Developments of Tort Law in India

In ancient Hindu law the Sanskrit word “jimna” meant crooked or twisted and was considered equivalent to tort which meant fraudulent act .however under the Hindu law and Muslim law, tort had a much narrower concept under than in English law. The present law of torts in India is mainly based on the English law of tort which itself is based on the common law of England. However, the Indian courts before applying any rule of English law can see whether it is suited to Indian society and circumstances. The application of the English law in India has therefore been selective[5] .

Common law was first applied in Calcutta, Bombay, and madras British court of India in the 18th century where the court was required to act according to justice, equity, and good conscience to suits the need of Indian society.

 Justice Bhagwati in M.C. Mehta v. Union of India[6] case observed that

“We have to evolve new principles and lay down new norms which will adequately deal with new problems which arise in a highly industrialized economy. We cannot allow our judicial thinking to be constructed by reference to the law as it prevails in England or for the matter of that in any foreign country. We are certainly prepared to receive light from whatever source it comes but we have to build our jurisprudence.”[7]

“It has also been held that section 9 of the code of civil procedure, which enables a civil court to try all suits of a civil nature, impliedly confers jurisdiction to apply the law torts as principles of justice, equity & good conscience.[8] it is based on the maxim “Ubi jus ibi remedium” ie where there is right there is the remedy 

General defenses available to the defendant

  1. Volenti non-fit injuria: it means voluntarily taking risks. It is a situation where a person consent to inflict harm upon himself. In this case, he has no remedy in tort.

For example; if you invite someone, you cannot sue them for trespass;

There are two essential elements of this exception :

  • Plaintiff knows the risk.
  • Ha has voluntarily agreed to suffer the harm.

In the case  Padmavati v. Dugganaika[9], where the plaintiff himself took a lift from a jeep driver and later on suffered injuries or losses due to accident, it was held that neither the driver nor the master is liable as it was a sheer accident and the plaintiff himself consented for the risk.he will not be entitled to pay any compensation.

  • Plaintiff’s fault: it means the situation where the action of the plaintiff is unlawful and he is under a fault and cannot claim compensation.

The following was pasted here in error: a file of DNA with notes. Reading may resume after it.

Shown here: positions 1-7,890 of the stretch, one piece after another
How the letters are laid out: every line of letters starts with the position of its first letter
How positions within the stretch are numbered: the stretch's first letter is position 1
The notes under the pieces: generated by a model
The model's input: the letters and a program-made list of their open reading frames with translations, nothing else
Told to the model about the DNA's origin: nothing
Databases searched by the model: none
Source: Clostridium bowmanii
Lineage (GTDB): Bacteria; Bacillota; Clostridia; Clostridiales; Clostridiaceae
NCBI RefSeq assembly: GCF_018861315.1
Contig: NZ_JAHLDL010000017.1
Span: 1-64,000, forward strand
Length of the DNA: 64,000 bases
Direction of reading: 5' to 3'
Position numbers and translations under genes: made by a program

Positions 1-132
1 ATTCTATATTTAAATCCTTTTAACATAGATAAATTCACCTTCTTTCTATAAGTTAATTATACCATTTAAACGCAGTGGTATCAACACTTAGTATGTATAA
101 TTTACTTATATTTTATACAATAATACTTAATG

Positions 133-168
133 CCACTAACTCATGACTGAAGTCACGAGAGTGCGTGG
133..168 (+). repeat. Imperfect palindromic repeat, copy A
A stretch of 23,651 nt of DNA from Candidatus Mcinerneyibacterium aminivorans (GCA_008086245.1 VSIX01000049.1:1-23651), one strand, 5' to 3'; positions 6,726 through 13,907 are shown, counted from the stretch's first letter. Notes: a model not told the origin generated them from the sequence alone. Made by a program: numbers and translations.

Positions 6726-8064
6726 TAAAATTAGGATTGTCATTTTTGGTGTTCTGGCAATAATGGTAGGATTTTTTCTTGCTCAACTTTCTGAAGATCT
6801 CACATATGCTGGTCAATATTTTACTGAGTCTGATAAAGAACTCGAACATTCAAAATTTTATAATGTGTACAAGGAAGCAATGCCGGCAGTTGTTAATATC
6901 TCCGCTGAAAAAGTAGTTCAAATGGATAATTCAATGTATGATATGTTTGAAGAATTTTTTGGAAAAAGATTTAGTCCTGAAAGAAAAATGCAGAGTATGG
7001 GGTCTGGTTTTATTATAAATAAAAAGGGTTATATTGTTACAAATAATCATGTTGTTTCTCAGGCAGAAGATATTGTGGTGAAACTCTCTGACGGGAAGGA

In pointing v. Noakes[10], the plaintiff horse entered into the defendant’s land and died after eating the poisonous leaves of a tree.

  • Inevitable accident: it means an unexpected injury due to an accident that could not have been foreseen and be avoided despite reasonable care on the part of the defendant.

In the case of Stanley v. Powell,[11] the defendant fires a bullet from his gun to shoot a bird that glanced off an oak tree and injured the plaintiff. It was held that the injury was due to an accident and thus the defendant was not liable.

  • Private defense: the law permits the use of reasonable force to protect one’s personal life and property. There is a condition that the use of force should be justified, if the force applied is unreasonable then the defense is not available to the defendant.

In the case ilot v. Wilkes[12] where the trespasser is hit by the spring gun, it was held that he is not entitled to recover the compensation as he had a gun, there having notice of existing danger.

  • Act of God: the injury here caused by the plaintiff is due to the natural force which is beyond the control of human being. The occurrence of an event must be extraordinary and not one which could be anticipated and reasonably guided against.

In the case of Nichols v. Marshland,[13] the defendant created artificial lakes on his land which destroyed the property of the plaintiff. It was held that the defendant is not liable since there was an overflow of water because of extraordinary rainfall which could not be anticipated. Nevertheless, if the rainfall happened to be not an extraordinary nature then the defense under the act of God is not available to the defendant (kallulal v. Hemchand)[14].

  • Necessity: an act causing damage, if done under the necessity to prevent a greater evil or harm is not actionable even the damage is caused intentionally.

In Cope v. Sharpe,[15] the defendant entered into the plaintiff’s land to prevent the spread of the fire which was considered necessary to save from imminent danger, and hence the defendant cannot be held liable.

  • Statutory authority: any damage resulting from an act which the legislature authorizes or directs to be done is not actionable even if would otherwise be a tort.